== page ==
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Great Lakes Article:

No one said it would be cheap
Outdoors with Babe Winkelman
By Babe Winkelman
The Pilot-Independent
Posted August 23, 2005


And no one said that it would be easy to get federal and state lawmakers to fund the ambitious restoration plan, at least on the scale that conservation officials say is needed to combat what ails the vast Great Lakes ecosystem.

Allow me to explain.

In early July, federal officials unveiled a comprehensive $20 billion plan that is the best hope to date to clean up the Great Lakes, one of the world's largest freshwater ecosystems.

The draft plan, slated to be finalized later this year after a 60-day public comment period and a series of public meetings throughout the Great Lakes region, calls for preserving and restoring wetlands, improving land-use practices, stopping new invasive species and cleaning up polluted sites. The draft plan would, at least on paper, go a long way toward addressing many of the environmental needs that are inextricably linked to the fortunes of hunters and anglers, not to mention the economic interests of the storied region.

"The draft plan is a very solid vision for how we can restore the health of the Great Lakes," said Jordan Lubetkin of the National Wildlife Federation, which is part of a large coalition of conservation, government, business and agricultural groups supporting the plan. "A plan of this magnitude is going to need champions in and outside of the Great Lakes. The time to act is now. The Great Lakes desperately need the help."

But one prickly question remains unanswered: Will the federal government, as well as the eight states that border the Great Lakes, have the foresight to work together and pony up the money for the plan?
That, natural-resource officials say, is the Big Question.
If history is our guidepost, securing adequate funding for the plan will be difficult.

Over the years, several well-intentioned Great Lakes restoration plans have withered on the vine. Three years ago, for example, Christie Whitman, former administrator of the Environmental Protection Agency (EPA), announced the Great Lakes Strategy, a study that brought a hodgepodge of federal and state agencies together and set goals for improving the Great Lakes environment and preventing the spread of invasive species.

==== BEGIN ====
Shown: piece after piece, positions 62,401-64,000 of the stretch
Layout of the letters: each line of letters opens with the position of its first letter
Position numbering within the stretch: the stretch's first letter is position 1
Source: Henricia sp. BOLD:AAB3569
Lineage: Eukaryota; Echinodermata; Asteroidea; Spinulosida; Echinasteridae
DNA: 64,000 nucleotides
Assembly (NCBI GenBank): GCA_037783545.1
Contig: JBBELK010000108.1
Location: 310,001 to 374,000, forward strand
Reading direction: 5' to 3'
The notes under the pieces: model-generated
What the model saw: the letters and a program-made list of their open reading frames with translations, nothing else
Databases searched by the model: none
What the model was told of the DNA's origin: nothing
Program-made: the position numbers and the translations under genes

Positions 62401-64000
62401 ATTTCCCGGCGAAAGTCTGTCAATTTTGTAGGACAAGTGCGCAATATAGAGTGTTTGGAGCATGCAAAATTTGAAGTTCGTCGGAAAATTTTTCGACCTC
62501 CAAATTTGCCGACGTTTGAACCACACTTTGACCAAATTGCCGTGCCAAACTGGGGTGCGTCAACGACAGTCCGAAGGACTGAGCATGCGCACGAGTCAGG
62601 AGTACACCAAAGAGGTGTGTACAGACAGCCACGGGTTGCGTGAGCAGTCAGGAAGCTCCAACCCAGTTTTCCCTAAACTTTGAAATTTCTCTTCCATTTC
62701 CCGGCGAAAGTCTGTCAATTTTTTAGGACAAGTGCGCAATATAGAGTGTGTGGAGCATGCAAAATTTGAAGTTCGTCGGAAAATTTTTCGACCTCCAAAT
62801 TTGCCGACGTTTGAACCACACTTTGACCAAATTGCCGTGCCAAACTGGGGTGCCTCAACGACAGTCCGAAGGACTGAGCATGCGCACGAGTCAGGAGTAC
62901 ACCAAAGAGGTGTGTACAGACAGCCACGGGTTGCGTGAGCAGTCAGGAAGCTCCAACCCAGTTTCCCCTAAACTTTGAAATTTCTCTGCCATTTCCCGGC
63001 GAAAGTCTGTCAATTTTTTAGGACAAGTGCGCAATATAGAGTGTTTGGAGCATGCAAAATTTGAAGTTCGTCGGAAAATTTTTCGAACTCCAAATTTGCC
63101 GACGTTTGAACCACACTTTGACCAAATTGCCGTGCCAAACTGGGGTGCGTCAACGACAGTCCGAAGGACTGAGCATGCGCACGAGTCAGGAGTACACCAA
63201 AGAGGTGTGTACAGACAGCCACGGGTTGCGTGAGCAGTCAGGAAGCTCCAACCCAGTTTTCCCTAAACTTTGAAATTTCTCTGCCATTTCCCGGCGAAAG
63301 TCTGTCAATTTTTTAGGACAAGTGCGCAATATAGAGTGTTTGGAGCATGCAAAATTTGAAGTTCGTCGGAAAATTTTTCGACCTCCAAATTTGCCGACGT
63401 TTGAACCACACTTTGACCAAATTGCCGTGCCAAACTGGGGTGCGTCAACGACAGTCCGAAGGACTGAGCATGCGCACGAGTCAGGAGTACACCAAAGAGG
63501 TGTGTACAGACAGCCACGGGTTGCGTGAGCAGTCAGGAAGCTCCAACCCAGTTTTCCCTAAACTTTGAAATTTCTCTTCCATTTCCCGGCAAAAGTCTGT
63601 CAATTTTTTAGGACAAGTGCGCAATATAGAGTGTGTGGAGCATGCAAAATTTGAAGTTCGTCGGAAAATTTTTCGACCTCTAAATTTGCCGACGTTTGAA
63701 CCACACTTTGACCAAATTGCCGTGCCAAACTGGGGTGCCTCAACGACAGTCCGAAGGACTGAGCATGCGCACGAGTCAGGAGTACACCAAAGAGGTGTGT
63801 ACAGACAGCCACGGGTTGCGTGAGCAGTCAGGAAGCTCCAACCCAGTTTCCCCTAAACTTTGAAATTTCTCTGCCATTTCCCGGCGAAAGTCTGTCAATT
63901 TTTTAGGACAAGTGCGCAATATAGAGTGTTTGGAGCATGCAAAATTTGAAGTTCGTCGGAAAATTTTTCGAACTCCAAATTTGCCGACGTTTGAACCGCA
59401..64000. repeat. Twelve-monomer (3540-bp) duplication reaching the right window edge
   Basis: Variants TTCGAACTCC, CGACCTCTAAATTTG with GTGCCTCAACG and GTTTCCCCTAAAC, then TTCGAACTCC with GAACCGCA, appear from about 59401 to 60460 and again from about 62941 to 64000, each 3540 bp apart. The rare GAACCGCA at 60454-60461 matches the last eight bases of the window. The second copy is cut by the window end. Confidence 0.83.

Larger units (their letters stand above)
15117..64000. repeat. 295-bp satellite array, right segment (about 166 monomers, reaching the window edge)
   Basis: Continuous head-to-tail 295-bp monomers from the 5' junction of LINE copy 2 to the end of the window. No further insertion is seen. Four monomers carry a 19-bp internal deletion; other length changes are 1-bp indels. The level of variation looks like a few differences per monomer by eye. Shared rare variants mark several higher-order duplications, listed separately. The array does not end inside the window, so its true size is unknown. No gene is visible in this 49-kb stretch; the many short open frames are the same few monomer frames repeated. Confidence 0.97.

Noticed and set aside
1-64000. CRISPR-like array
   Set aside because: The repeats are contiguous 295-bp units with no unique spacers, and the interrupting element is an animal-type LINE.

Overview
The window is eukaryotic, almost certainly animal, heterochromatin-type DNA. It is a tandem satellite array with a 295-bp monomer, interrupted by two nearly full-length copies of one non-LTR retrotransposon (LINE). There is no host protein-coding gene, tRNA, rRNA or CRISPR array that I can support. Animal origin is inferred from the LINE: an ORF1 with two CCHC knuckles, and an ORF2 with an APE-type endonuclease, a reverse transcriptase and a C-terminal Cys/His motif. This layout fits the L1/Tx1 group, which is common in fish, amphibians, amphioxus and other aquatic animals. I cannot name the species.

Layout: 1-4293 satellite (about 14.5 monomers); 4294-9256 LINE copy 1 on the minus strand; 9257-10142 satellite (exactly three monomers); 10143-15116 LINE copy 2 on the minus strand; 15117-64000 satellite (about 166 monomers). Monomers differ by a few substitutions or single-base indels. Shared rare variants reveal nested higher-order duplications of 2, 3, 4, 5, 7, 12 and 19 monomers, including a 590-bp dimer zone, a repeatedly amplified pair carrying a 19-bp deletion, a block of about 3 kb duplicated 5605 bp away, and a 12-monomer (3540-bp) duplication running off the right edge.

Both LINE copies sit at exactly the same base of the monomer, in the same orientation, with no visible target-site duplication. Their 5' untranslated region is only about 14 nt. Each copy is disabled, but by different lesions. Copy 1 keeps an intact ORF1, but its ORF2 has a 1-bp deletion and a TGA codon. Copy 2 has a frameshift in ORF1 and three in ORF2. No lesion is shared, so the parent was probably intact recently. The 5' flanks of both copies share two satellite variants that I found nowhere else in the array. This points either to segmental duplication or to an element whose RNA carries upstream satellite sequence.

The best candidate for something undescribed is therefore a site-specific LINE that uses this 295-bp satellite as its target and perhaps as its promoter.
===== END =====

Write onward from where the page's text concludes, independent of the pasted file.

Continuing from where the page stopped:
The fanfare surrounding the announcement quickly gave way to reality. In short, too few dollars were approved for many of those initiatives.
The most-recent plan, the release of which has been rumored for months, was put into motion in spring 2004, when President Bush essentially ordered federal agencies to form a task force the Great Lakes Regional Collaboration to develop a blueprint for restoring and enhancing the Great Lakes.

The Collaboration, as it's called by many conservation officials, is different than other Great Lakes plans because it is more comprehensive and has the tacit support of the Bush administration a big deal. Also, the task force, which is led by the EPA, has done a good job of working with tribes, states, cities, environmental and conservation groups and other bodies that have a stake in the plan.

Any talk of funding, however, will likely be shelved until the plan is finalized, though the draft has specifics on where the money should come from. According to the draft, the five-year price tag is about $20 billion, with various federal sources chipping in $13.6 billion and state and local governments making up the difference.

There's also Legislation pending in Congress that calls for $4 to $6 billion to restore the Great Lakes. While that's a good start, more money is needed, and will be sought, conservation officials say.

The draft plan has roughly 40 separate recommendations for how to improve the environment of the Great Lakes. For example, the report urges a crackdown on ocean-going ships that dump ballast water into the lakes, a leading suspected carrier of harmful non-native exotic species, such as zebra mussels. The issue of exotic species is perhaps the most important, not to mention the most perplexing, issue facing the Great Lakes, natural resource officials say. Let's face the facts: The United States needs a common sense federal law to regulate ballast water discharges. Short of that, the Great Lakes, as well as other U.S. waterways, will continue to see the proliferation and spread of unwanted exotic species.

Other key recommendations for the plan include:

The restoration of 550,000 acres of wetlands and other important fish and wildlife habitat, as well as 1 million acres of streamside buffers to reduce erosion and improve water quality.
Upgrading and modernizing municipal sewer systems to stop the overflow of raw sewage into the Great Lakes system, which often prompts beach closures and other environmental problems.
Reducing discharges of mercury, PCBs, dioxins and other harmful chemicals into the lakes.
Accelerating the cleanup of 31 toxic pollution spots.

The new Great Lakes restoration plan is an ambitious and comprehensive attempt at cleaning up the Great Lakes ecosystem, a national treasure that deserves action and support. The groups and agencies that put the plan together deserve high praise. The plan reminds me of similar federal ecosystem-based restoration plans for the Florida Everglades and Chesapeake Bay.

Let's make sure the Great Lakes get the $20 billion they so richly deserve.

Babe Winkelman is a nationally known outdoorsman who has been teaching people to fish and hunt for 25 years. Watch his award-winning "Good Fishing" television show on WGN-TV, Fox Sports Net, The Men's Channel, Great American Country Network and The Sportsman's Channel. Visit www.winkelman.com for air times.

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